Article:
Nothing can ever replace the eye-opening experience of witnessing the contents of King Tug's tomb in person. But if you want to learn the story behind all the jewels, King Tutankhamun: The Mystery Unsealed is an excellent place to start.

In the wake of Malcolm Young's passing, Jesse Fink, author of The Youngs: The Brothers Who Built AC/DC, offers up his top 10 AC/DC songs, each seasoned with a dash of backstory.

Editor's Note: Originally published 30 July 2014.

10. “Bedlam in Belgium”
(Flick of the Switch, 1983)

This is a massively underrated barnstormer from the boys off the much-maligned (unfairly, I think) Flick of the Switch. The album was missing Mutt Lange, but the Youngs did have his very capable engineer, Tony Platt, as co-producer in the studio at Compass Point in the Bahamas. Tony’s a real pro. I think he did a perfectly fine job on this album, which also features the slamming “Nervous Shakedown”.

But what I find most interesting about “Bedlam in Belgium” is that it’s based on a fracas that broke out on stage in Kontich, Belgium, in 1977, involving Bon Scott, the rest of the band, and the local authorities. AC/DC had violated a noise curfew and things got hairy.

Yet Brian Johnson, more than half a decade later, wrote the lyrics with such insight; almost as if he was the one getting walloped by the Belgian police: He gave me a crack in the back with his gun / Hurt me so bad I could feel the blood run. Cracking lyrics, Bon-esque. Unfortunately for Brian, he was removed from lyric-writing duties from The Razors Edge (1990) onwards. All songs up to and including 2008’s Black Ice are Young/Young compositions.

Who’ll be writing the songs on the new album AC/DC has been working on in Vancouver? AC/DC fans can’t wait to hear them. Nor can I.

 
9. “Spellbound”
(For Those About to Rock We Salute You, 1981)

"Spellbound" really stands as a lasting monument to the genius of Mutt Lange, a man whose finely tuned ear and attention to detail filed the rough edges of Vanda & Young–era AC/DC and turned this commercially underperforming band for Atlantic Records into one of the biggest in the world. On “Spellbound” AC/DC sounds truly majestic. Lange just amplifies their natural power an extra notch. It’s crisp sounding, laden with dynamics and just awesome when Angus launches into his solo.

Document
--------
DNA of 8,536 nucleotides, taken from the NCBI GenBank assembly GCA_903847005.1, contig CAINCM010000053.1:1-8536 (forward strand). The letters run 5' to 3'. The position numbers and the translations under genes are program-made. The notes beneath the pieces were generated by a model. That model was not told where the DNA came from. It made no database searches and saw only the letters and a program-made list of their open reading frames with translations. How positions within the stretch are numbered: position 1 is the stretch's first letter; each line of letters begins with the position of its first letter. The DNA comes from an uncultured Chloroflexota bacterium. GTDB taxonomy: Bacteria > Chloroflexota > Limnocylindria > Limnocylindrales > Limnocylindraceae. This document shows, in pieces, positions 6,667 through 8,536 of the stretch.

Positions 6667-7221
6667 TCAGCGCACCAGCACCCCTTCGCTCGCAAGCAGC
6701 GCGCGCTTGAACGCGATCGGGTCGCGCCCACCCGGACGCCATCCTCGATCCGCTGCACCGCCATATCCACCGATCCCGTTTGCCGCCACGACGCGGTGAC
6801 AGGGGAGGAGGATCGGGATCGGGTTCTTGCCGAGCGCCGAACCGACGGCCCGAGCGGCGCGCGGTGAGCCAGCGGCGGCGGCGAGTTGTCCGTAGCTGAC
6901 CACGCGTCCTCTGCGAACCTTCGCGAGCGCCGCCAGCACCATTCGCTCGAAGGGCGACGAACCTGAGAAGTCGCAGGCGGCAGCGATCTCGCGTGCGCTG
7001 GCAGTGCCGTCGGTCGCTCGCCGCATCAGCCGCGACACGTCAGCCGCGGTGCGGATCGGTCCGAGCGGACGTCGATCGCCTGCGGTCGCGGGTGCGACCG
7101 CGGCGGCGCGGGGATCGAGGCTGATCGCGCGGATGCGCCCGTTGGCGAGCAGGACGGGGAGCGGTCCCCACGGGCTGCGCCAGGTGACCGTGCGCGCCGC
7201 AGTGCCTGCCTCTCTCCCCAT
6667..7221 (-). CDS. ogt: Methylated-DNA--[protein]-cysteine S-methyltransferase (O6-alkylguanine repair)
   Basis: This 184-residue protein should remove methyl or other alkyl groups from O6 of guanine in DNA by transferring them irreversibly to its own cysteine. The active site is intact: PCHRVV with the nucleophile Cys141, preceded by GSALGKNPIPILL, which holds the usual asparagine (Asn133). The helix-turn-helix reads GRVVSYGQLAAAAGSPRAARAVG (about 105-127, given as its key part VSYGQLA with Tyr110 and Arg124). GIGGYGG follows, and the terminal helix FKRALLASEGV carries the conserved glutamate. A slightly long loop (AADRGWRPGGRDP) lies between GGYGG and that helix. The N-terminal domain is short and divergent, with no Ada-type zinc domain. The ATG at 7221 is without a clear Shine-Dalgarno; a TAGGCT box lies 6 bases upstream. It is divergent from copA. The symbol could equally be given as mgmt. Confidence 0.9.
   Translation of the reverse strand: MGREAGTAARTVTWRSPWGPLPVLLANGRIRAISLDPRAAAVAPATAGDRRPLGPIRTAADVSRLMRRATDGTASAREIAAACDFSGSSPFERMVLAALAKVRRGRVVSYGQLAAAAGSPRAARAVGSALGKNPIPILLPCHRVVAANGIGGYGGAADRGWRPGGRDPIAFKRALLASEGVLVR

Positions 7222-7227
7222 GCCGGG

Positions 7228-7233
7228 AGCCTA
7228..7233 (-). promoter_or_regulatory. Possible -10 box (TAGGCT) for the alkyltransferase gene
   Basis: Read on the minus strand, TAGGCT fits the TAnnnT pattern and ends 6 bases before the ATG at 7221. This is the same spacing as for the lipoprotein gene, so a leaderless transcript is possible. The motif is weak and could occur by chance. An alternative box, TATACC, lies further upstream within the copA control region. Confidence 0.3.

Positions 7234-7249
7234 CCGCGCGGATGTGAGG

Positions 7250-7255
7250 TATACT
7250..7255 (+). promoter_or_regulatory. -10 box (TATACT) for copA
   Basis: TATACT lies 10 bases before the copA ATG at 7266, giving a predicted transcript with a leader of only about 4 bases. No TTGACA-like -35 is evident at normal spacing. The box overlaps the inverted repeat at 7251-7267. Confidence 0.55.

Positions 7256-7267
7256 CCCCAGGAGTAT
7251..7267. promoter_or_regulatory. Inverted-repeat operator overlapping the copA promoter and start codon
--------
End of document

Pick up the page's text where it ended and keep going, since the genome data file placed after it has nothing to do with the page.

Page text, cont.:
“Spellbound” is the closer on For Those About to Rock We Salute You, the last album Lange did with AC/DC, so chronologically it’s a significant song; it marks the end of an important era. For Those About to Rock was an unhappy experience for a lot of people. There was a lot of blood being spilled behind the scenes. It went to number one in the US but commercially was a massive disappointment after the performance of Back in Black. Much of the blame lies at the feet of Atlantic Records, then under Doug Morris, who made the decision to exhume an album they’d shelved in 1976, Dirty Deeds Done Dirt Cheap, and release it in-between Back in Black and For Those About to Rock.

In the book Phil Carson, who signed AC/DC to Atlantic, calls it “one of the most crass decisions ever made by a record-company executive” and believes it undermined sales of For Those About to Rock.


 
8. “Down Payment Blues”
(Powerage, 1978)

This is one of the best songs off Powerage -- perhaps the high point of Bon Scott as a lyricist -- but also significant for its connection to “Back in Black”. There are key lines in it: Sitting in my Cadillac / Listening to my radio / Suzy baby get on in / Tell me where she wanna go / I'm living in a nightmare / She's looking like a wet dream / I got myself a Cadillac / But I can't afford the gasoline.

Bon loved writing about Cadillacs. He mentions them in “Rocker” off the Australian version of TNT and the international release of Dirty Deeds Done Dirt Cheap: Got slicked black hair / Skin tight jeans / Cadillac car and a teenage dream.

Then you get to “Back in Black”. Bon’s dead but the lyrics have this spooky connection to “Down Payment Blues”: Back in the back / Of a Cadillac / Number one with a bullet, I’m a power pack.